2. Comparative Effects of Acupressure at Local and Distal Acupuncture Points on Pain Conditions and Autonomic Function in Females with Chronic Neck Pain

    Directory of Open Access Journals (Sweden)

    Takako Matsubara

    2011-01-01

    Full Text Available Acupressure on local and distal acupuncture points might result in sedation and relaxation, thereby reducing chronic neck pain. The aim was to investigate the effect of acupressure at local (LP and distal acupuncture points (DP in females with chronic neck pain. Thirty-three females were assigned to three groups: the control group did not receive any stimuli, the LP group received acupressure at local acupuncture points, GB 21, SI 14 and SI 15, and the DP group received acupressure at distal acupuncture points, LI 4, LI 10 and LI 11. Verbal rating scale (VRS, Neck Disability Index (NDI, State-Trait Anxiety Inventory (STAI, muscle hardness (MH, salivary alpha-amylase (sAA activity, heart rate (HR, heart rate variability (HRV values and satisfaction due to acupressure were assessed. VRS, NDI, STAI and MH values decreased after acupressure in the LP and the DP group. HR decreased and the power of high frequency (HF component of HRV increased after acupressure in only the LP group. Although acupressure on not only the LP but also the DP significantly improved pain conditions, acupressure on only the LP affected the autonomic nervous system while acupuncture points per se have different physical effects according to location.

  3. Cardiac autonomic functions derived from short-term heart rate variability recordings associated with heart rate recovery after treadmill exercise test in young individuals.

    Science.gov (United States)

    Chen, Ju-Yi; Lee, Yungling Leo; Tsai, Wei-Chuan; Lee, Cheng-Han; Chen, Po-Sheng; Li, Yi-Heng; Tsai, Liang-Miin; Chen, Jyh-Hong; Lin, Li-Jen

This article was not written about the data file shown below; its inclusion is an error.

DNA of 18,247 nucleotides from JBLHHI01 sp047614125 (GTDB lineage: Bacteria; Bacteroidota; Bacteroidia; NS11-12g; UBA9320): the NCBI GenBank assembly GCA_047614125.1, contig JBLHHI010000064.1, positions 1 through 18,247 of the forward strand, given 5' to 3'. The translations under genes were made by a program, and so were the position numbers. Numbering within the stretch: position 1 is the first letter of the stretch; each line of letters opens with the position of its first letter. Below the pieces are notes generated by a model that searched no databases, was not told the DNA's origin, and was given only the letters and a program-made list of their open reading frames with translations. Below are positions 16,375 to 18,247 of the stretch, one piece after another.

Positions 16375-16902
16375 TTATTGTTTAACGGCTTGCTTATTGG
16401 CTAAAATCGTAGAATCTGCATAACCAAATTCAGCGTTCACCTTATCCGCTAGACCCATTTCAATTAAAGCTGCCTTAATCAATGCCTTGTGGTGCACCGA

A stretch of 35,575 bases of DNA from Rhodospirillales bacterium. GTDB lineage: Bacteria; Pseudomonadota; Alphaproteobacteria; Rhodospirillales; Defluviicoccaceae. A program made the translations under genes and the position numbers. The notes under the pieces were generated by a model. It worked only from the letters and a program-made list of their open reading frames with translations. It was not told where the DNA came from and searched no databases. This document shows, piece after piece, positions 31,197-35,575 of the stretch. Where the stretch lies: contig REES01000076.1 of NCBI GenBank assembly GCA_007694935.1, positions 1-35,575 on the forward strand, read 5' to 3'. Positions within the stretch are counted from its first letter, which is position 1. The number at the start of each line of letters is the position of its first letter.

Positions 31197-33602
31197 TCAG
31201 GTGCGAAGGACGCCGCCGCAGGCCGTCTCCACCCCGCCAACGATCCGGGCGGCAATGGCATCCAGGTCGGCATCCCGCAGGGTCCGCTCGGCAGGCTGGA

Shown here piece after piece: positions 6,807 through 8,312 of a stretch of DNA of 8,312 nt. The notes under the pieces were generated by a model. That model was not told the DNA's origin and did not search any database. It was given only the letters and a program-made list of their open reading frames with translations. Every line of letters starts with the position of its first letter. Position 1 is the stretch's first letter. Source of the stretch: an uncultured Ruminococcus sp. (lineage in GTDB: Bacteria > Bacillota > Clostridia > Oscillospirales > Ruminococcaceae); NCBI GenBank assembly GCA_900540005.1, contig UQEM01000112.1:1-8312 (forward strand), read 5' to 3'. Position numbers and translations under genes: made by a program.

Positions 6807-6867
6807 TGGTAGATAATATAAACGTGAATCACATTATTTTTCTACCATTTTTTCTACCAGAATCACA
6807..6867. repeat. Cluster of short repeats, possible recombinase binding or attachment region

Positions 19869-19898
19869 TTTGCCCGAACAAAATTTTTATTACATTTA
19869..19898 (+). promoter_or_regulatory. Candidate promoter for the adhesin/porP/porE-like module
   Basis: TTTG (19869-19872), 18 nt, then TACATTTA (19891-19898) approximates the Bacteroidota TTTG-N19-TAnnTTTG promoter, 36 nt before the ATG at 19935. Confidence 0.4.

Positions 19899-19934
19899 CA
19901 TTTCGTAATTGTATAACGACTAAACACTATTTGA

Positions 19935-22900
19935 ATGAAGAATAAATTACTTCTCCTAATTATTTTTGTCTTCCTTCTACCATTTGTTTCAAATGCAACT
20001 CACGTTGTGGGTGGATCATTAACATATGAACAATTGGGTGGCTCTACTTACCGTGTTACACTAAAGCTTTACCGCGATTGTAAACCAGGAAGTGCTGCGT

2011-05-01

    Analysis of short-term heart rate variability (HRV) may provide useful information about autonomic nervous control of heart rate recovery. We studied 495 individuals (273 men), age range 19-85 years, submitted to treadmill exercise tests and short-term HRV evaluations over time (standard deviation of the normal-to-normal interval [SDNN], the square root of the mean squared differences of successive normal-to-normal intervals [RMSSD], the number of interval differences of successive normal-to-normal intervals greater than 50 ms [NN50 count], the proportion derived by dividing NN50 count by the total number of normal-to-normal intervals [pNN50]) and frequency (low-frequency power [LF], high-frequency power [HF], total power) domains. Among 495 patients, 106 patients (68 men) were elderly (age ≥ 65 years). Male gender and hypertension were significantly higher in elderly patients. The young patients had higher HRR after exercise. HRR at 4 min (54 ± 13 vs 60 ± 12 beats/min; P = 0.003) was the most significant predictor for positive exercise test result. In the young group, both time domain measures (SDNN: correlation coefficient 0.34, P exercise test.